Fighting the drought in my yard
I was off Tuesday, and my wife, Cheryl, and I spent much of a hot, humid day toiling in our side yard, raking patches of grass left dead by this summer’s drought, spreading more topsoil, then grass seed, then straw, then water.
When heavy rains followed, I hoped the seed didn’t all drain into little pools.
This summer’s drought devastated our lawn. I hesitated to sprinkle and run up a big water bill. How, Cheryl asked me, is buying topsoil and grass seed—now close to $100 worth—saving money? She has a good point.
I’d started the project a week earlier, but even that effort was delayed after I read a story in the Aug. 24 Gazette. Doug Soldat, UW Extension turf grass specialist, suggested waiting until Sept. 1 to see if some of those dead spots might regenerate on their own. They didn’t, and when I started raking Aug. 29, it seemed obvious why—the mats of dead grass were too thick and likely smothering any grass stems that might want to grow from below. I was surprised at the amount of dead stuff I gathered.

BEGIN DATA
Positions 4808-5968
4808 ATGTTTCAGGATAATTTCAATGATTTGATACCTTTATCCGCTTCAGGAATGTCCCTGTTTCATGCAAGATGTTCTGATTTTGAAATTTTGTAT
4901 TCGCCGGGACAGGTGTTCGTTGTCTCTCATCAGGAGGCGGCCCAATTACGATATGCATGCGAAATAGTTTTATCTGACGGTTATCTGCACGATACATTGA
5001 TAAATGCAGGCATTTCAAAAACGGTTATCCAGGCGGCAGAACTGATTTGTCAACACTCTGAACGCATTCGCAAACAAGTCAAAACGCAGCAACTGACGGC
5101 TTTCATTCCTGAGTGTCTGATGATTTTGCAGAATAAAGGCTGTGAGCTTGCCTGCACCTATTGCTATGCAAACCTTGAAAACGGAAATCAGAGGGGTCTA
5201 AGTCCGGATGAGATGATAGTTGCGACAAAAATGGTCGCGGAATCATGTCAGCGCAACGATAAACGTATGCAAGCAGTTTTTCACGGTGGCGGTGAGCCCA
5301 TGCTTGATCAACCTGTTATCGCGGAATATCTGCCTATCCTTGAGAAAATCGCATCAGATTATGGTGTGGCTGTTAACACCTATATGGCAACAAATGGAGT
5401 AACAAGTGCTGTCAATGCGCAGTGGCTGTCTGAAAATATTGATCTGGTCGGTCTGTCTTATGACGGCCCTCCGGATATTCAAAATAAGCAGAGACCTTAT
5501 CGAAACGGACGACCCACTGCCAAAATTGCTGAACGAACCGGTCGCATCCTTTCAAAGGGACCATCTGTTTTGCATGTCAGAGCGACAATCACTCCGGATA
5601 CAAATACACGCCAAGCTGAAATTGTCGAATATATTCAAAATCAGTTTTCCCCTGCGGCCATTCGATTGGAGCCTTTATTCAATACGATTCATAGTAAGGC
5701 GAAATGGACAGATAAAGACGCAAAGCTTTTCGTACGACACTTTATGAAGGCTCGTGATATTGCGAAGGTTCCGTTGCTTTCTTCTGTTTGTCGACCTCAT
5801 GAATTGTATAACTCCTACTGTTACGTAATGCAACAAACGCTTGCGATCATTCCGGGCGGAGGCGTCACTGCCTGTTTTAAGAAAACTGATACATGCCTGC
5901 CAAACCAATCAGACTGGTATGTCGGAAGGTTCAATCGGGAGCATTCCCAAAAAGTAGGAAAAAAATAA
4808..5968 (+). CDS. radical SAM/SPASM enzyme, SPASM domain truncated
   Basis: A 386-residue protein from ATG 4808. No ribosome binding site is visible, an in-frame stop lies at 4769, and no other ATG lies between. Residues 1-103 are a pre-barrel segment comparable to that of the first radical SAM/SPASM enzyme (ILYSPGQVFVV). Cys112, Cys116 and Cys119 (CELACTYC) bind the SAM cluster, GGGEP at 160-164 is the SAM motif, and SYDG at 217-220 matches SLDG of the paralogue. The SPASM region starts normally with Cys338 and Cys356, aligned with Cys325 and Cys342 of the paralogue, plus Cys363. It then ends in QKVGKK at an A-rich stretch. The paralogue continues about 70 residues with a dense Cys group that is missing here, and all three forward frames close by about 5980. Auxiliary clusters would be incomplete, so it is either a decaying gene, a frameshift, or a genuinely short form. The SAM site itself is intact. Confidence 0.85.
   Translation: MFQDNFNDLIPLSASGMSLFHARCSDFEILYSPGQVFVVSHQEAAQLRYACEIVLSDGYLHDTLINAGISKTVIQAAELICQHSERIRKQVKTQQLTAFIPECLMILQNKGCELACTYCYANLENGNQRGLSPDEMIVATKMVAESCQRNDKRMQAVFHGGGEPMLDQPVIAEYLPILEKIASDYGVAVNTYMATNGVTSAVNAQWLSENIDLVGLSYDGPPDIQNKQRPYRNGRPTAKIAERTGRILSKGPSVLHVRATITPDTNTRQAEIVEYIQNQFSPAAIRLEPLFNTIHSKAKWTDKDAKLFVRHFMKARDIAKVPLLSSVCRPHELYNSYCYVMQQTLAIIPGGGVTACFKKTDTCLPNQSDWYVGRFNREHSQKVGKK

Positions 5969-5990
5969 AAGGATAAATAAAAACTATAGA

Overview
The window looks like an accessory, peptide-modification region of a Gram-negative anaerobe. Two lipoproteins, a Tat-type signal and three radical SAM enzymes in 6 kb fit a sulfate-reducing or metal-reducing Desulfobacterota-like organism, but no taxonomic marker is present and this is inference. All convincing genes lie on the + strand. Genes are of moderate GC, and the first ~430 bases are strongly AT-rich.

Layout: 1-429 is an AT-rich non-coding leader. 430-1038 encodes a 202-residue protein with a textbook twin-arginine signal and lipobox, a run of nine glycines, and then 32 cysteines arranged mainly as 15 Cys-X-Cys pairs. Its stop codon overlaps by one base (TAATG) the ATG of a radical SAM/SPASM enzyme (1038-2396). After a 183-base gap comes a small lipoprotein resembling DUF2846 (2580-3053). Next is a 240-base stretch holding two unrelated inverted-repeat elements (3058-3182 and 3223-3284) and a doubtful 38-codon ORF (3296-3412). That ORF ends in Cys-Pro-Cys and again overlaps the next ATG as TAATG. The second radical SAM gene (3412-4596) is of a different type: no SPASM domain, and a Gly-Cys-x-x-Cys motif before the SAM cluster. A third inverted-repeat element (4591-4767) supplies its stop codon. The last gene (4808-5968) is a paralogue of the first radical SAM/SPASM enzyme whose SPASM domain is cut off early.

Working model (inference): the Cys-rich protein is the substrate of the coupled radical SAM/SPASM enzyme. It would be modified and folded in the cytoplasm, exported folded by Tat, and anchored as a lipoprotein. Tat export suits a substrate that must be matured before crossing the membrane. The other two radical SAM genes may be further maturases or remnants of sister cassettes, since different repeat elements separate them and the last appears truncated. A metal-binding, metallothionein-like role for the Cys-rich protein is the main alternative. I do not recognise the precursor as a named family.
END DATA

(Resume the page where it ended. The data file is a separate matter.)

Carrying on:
We didn’t go to the extreme a homeowner down the street took. It looks as though that homeowner used a rototiller on the entire lawn to start from scratch. I’m hoping we don’t have to resort to that. Each day, I’ll be inspecting the patches of straw with hopes of seeing new seedlings popping up. They need to grow before the falling leaves smother the new crop.
It has been a long, hot, dry summer. I wished we’d watered more. Cheryl was right—again.